Paroxysmal nocturnal hemoglobinuria (PNH) is a rare blood disease in which red blood cells break apart. The Ham test and flow cytometry are two blood tests used to diagnose PNH.
What Is the Ham Test?
The Ham test checks whether red blood cells become more fragile when they are placed in mild acid.
What Is Flow Cytometry?
Flow cytometry suspends microscopic particles in a stream of fluid. The particles are then passed by an electronic detection apparatus. This tool counts and examines them. It can measure certain proteins associated with PNH to diagnose the disease.
We treat some people who have PNH with blood transfusions, folic acid, and if appropriate, iron supplements. If you have low levels of red blood cells, platelets, and white blood cells, we may recommend that you take steroids. Immunosuppressive drugs, such as cyclosporine (Gengraf®, Neoral®, Sandimmune®) and antithymocyte globulin, may also help.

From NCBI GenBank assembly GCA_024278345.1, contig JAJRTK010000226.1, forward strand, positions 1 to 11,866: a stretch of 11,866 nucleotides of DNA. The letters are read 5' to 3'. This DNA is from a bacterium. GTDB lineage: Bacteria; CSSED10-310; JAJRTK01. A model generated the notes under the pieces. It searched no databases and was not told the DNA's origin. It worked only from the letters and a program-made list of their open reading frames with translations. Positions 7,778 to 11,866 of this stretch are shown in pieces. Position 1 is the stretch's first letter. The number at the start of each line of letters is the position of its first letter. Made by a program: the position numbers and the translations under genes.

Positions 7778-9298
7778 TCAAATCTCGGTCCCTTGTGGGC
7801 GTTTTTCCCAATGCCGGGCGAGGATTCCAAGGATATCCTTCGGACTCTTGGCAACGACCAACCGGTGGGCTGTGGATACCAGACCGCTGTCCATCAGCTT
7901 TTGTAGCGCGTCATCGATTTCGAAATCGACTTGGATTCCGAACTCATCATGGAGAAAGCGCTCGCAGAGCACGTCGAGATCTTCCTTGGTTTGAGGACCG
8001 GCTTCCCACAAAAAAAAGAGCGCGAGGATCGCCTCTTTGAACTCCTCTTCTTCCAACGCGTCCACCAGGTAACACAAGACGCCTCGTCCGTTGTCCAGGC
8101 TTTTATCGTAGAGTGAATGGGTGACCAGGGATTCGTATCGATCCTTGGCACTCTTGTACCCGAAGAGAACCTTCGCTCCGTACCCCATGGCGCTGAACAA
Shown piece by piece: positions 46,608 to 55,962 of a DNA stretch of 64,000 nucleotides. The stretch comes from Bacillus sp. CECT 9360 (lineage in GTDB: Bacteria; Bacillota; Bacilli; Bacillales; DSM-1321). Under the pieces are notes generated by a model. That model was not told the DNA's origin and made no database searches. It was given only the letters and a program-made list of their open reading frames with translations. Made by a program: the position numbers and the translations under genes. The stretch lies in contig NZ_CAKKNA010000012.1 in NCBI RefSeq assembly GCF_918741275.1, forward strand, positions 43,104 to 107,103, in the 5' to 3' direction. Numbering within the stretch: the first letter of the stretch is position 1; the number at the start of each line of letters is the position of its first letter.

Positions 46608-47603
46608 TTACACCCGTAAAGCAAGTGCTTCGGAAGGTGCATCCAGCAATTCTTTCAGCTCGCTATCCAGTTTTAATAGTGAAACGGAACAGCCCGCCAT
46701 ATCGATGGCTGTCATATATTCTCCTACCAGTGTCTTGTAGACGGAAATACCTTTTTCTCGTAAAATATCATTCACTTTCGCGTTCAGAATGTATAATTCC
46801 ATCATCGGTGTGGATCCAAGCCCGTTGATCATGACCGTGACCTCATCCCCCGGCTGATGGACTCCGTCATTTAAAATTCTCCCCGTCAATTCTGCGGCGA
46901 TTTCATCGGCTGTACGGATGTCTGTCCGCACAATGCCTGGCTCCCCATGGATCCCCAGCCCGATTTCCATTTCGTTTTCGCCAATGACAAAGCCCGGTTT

Blood clots are usually treated with anticoagulants. If the clots are severe, a drug called a tissue plasminogen activator can rapidly dissolve them.
PNH can be cured by a stem cell (bone marrow) transplant. This procedure is considered on an individual basis, based on your age and symptoms.
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